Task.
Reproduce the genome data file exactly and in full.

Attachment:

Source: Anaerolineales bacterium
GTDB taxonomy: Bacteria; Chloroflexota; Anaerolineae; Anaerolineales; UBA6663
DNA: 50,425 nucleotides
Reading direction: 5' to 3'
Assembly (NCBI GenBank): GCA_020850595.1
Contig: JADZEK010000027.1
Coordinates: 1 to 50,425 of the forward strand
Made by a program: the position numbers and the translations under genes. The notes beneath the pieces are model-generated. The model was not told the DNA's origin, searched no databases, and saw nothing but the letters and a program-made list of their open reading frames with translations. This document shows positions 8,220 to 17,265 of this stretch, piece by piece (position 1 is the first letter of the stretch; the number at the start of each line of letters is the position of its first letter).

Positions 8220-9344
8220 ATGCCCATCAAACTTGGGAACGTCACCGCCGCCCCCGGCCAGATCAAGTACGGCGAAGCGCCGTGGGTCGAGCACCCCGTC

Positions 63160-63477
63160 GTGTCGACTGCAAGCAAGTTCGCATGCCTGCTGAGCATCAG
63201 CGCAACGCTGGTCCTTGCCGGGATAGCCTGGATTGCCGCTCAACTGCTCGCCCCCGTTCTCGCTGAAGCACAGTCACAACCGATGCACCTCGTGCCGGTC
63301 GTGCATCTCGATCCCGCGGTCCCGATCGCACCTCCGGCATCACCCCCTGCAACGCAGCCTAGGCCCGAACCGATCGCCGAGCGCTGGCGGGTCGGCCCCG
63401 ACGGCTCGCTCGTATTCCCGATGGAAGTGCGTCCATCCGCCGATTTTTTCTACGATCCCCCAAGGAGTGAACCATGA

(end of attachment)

Source: Anaerolineales bacterium
GTDB taxonomy: Bacteria; Chloroflexota; Anaerolineae; Anaerolineales; UBA6663
DNA: 50,425 nucleotides
Reading direction: 5' to 3'
Assembly (NCBI GenBank): GCA_020850595.1
Contig: JADZEK010000027.1
Coordinates: 1 to 50,425 of the forward strand
Made by a program: the position numbers and the translations under genes. The notes beneath the pieces are model-generated. The model was not told the DNA's origin, searched no databases, and saw nothing but the letters and a program-made list of their open reading frames with translations. This document shows positions 8,220 to 17,265 of this stretch, piece by piece (position 1 is the first letter of the stretch; the number at the start of each line of letters is the position of its first letter).

Positions 8220-9344
8220 ATGCCCATCAAACTTGGGAACGTCACCGCCGCCCCCGGCCAGATCAAGTACGGCGAAGCGCCGTGGGTCGAGCACCCCGTC

Positions 63160-63477
63160 GTGTCGACTGCAAGCAAGTTCGCATGCCTGCTGAGCATCAG
63201 CGCAACGCTGGTCCTTGCCGGGATAGCCTGGATTGCCGCTCAACTGCTCGCCCCCGTTCTCGCTGAAGCACAGTCACAACCGATGCACCTCGTGCCGGTC
63301 GTGCATCTCGATCCCGCGGTCCCGATCGCACCTCCGGCATCACCCCCTGCAACGCAGCCTAGGCCCGAACCGATCGCCGAGCGCTGGCGGGTCGGCCCCG
63401 ACGGCTCGCTCGTATTCCCGATGGAAGTGCGTCCATCCGCCGATTTTTTCTACGATCCCCCAAGGAGTGAACCATGA